REC Support for Health Information Exchange
Physicians, hospitals, public health agencies, and patients rely on health information exchange and health information technology to support transitions of care, lab exchange, public health, and patient engagement. It’s important to remember interoperability enables secure and reliable health information exchange and is crucial to facilitate communication across all provider organizations involved in patient care.
As trusted advisors in their respective service areas, Regional Extension Centers (REC’s) have been involved in working with their providers to meet interoperability and health information exchange needs in their practices. As of July 2013, more than 147,000 providers are currently enrolled with a Regional Extension Center, 124,000 are in the process of becoming meaningful users of health information technology, and over 70,000 have demonstrated Meaningful Use. The most common types of support REC’s offer their providers as it relates to health information exchange include, but are not limited to:
- Education and outreach to raise awareness about the benefits of Direct, connecting with HIE, and the benefits of automated alerts for Admission, Transfer, and Discharge to reduce readmissions
- Assistance with navigating the various health information exchange options
- HIE on-boarding
- Assistance engaging vendors about Meaningful Use (MU) Stage 2 requirements
- Assist providers with integrating Direct into current EHR workflows
- Transitions of care for long-term care facilities
- Reducing readmissions and preventing readmission penalties for hospitals and their affiliated providers.
How RECs Can Help
ONC has actively engaged with REC’s to assist them with developing new service lines. The ultimate goal is that these service lines would assist the providers they are working with to fully utilize their EHR systems to improve the quality of care they are providing to their patients. REC’s are well underway with evaluating the future needs of providers around MU Stage 2 and developing the related solutions to address those needs. By conducting environmental scans and assessing their provider market to identify the needs and demands of their providers, the REC’s are better able to evaluate the future and evolving needs of their providers as it relates to securely exchanging health information to improve patient care.
Healthcare providers rely on health information technology and health information exchange to support both care management and the transition of their patients across various health care settings. The Tennessee REC (TnREC) and the Rhode Island REC have both developed service lines focused on improving communication across all care providers in order to improve care transitions and encourage prevention of unnecessary utilization of hospital services. Both RECs have also identified communities in their service area where they are attempting to improve the flow of patient information. The goal is for providers and case managers to adequately monitor the needs of their patients as they are transitioned from ambulatory to inpatient facilities and back into their respective communities.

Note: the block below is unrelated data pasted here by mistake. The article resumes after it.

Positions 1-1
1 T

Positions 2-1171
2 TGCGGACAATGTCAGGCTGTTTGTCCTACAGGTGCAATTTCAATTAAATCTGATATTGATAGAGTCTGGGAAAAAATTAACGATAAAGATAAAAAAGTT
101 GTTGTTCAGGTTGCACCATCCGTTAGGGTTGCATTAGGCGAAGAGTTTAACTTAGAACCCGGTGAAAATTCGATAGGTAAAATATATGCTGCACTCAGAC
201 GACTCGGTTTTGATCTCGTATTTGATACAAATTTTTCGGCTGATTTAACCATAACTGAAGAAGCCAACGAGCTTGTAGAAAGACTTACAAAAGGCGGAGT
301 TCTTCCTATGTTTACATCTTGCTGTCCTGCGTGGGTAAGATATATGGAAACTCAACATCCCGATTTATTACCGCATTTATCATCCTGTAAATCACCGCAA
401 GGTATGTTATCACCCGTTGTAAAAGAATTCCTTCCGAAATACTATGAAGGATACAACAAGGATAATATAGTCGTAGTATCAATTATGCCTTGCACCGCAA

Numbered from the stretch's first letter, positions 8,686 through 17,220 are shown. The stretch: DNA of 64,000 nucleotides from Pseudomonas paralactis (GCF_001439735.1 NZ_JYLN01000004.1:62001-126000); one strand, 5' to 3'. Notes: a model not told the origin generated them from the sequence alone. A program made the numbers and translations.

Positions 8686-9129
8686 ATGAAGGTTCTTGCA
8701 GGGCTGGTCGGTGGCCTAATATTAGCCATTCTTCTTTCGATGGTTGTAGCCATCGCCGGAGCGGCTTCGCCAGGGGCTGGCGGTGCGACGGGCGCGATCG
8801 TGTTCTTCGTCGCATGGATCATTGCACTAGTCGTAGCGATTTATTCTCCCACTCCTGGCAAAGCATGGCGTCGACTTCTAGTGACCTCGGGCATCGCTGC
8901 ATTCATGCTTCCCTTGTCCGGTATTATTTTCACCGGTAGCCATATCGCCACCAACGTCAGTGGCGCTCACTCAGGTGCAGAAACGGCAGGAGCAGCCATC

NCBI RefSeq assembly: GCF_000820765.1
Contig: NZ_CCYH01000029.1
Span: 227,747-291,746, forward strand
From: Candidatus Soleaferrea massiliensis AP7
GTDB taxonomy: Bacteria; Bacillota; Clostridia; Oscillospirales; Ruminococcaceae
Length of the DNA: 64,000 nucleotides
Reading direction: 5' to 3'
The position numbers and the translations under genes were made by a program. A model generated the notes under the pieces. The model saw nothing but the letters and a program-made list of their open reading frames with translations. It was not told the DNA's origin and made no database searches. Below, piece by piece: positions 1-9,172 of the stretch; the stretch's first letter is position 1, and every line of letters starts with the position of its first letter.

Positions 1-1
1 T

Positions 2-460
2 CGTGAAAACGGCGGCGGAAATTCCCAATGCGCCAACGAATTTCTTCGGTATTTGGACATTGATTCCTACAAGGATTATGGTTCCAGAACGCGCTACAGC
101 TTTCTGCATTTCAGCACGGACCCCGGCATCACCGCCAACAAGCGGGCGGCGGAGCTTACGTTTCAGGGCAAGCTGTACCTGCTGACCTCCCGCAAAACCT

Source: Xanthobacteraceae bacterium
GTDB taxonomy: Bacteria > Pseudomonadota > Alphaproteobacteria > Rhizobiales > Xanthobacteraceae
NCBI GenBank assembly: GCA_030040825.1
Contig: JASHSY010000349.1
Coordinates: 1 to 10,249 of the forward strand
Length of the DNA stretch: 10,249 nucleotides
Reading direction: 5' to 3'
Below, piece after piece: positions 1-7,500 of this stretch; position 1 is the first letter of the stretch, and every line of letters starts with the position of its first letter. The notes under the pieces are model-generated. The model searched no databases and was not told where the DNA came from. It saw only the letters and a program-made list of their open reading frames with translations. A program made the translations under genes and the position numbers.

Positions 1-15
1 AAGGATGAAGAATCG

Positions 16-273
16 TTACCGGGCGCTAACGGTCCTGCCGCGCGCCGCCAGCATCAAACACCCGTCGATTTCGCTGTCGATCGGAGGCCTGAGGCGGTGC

For REC’s focused on preventing readmissions and reducing avoidable hospitalizations, the following strategies are used:
- TnREC is participating in the Direct Project and assists with tracking the actual use of Direct in the Chattanooga community to reduce readmissions and improve overall health. TnREC is also promoting the use of Direct and health information exchange by increasing awareness and educating providers about what Direct secure messaging means to them and their patients at the community level.
- The Rhode Island REC is partnering with their state HIE (Current Care) to track the impact hospital alerts have on the readmissions rate for patients. The Admission, Discharge, and Transfer (ADT) alerts are crucial in communicating the status of a particular patient’s care transition and also alerting the provider when the patient’s ADT has been updated or changed so that they can then make the necessary care decisions.
- Dr. David Fried works with the Rhode Island REC and the State HIE to use hospital alerts to ensure consistent communication between nurse care managers and physicians. The alerts allow Dr.Fried and his care team to remain informed of when their patients enter the emergency room or are admitted to the hospital. The Rhode Island REC also helps providers like Dr. Karen Blackmer encourage patient enrollment in Current Care so that she can receive Hospital alerts when her patients are admitted.
|Direct Leave Behind Document||A basic overview of Direct and its benefits|
|Vendor-provider communication tool||Learn more about proactively engaging EHR vendors to understand the exchange tools that will be available for Stage 2 MU|
|Blue Button Veteran Poster||Blue Button outreach poster for Veterans|
|Blue Button Medicare Poster||Blue Button outreach poster for Medicare patients|
|Overcoming the Challenges to Achieve Lab Interoperability||Learn how a practice overcomes challenges and achieves lab interoperability.|